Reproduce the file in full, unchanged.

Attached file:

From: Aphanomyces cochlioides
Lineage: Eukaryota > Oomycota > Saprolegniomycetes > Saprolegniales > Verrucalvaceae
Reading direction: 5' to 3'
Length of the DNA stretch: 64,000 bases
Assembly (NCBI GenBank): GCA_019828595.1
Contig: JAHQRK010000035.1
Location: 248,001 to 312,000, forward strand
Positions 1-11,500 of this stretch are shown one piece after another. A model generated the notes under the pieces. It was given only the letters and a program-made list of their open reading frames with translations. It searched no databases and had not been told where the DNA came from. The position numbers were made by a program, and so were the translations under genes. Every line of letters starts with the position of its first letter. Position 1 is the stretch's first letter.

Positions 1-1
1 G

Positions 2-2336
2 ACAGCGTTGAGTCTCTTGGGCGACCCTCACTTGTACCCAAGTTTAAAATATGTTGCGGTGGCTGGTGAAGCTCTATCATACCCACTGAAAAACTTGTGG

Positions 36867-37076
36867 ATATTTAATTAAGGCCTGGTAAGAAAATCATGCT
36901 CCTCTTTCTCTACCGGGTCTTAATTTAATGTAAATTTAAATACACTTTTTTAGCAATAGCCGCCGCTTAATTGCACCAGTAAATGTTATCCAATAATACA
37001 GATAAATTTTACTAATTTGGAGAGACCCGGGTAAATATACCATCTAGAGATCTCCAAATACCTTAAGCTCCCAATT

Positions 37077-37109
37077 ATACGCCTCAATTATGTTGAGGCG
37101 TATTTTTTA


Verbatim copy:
From: Aphanomyces cochlioides
Lineage: Eukaryota > Oomycota > Saprolegniomycetes > Saprolegniales > Verrucalvaceae
Reading direction: 5' to 3'
Length of the DNA stretch: 64,000 bases
Assembly (NCBI GenBank): GCA_019828595.1
Contig: JAHQRK010000035.1
Location: 248,001 to 312,000, forward strand
Positions 1-11,500 of this stretch are shown one piece after another. A model generated the notes under the pieces. It was given only the letters and a program-made list of their open reading frames with translations. It searched no databases and had not been told where the DNA came from. The position numbers were made by a program, and so were the translations under genes. Every line of letters starts with the position of its first letter. Position 1 is the stretch's first letter.

Positions 1-1
1 G

Positions 2-2336
2 ACAGCGTTGAGTCTCTTGGGCGACCCTCACTTGTACCCAAGTTTAAAATATGTTGCGGTGGCTGGTGAAGCTCTATCATACCCACTGAAAAACTTGTGG

Positions 36867-37076
36867 ATATTTAATTAAGGCCTGGTAAGAAAATCATGCT
36901 CCTCTTTCTCTACCGGGTCTTAATTTAATGTAAATTTAAATACACTTTTTTAGCAATAGCCGCCGCTTAATTGCACCAGTAAATGTTATCCAATAATACA
37001 GATAAATTTTACTAATTTGGAGAGACCCGGGTAAATATACCATCTAGAGATCTCCAAATACCTTAAGCTCCCAATT

Positions 37077-37109
37077 ATACGCCTCAATTATGTTGAGGCG
37101 TATTTTTTA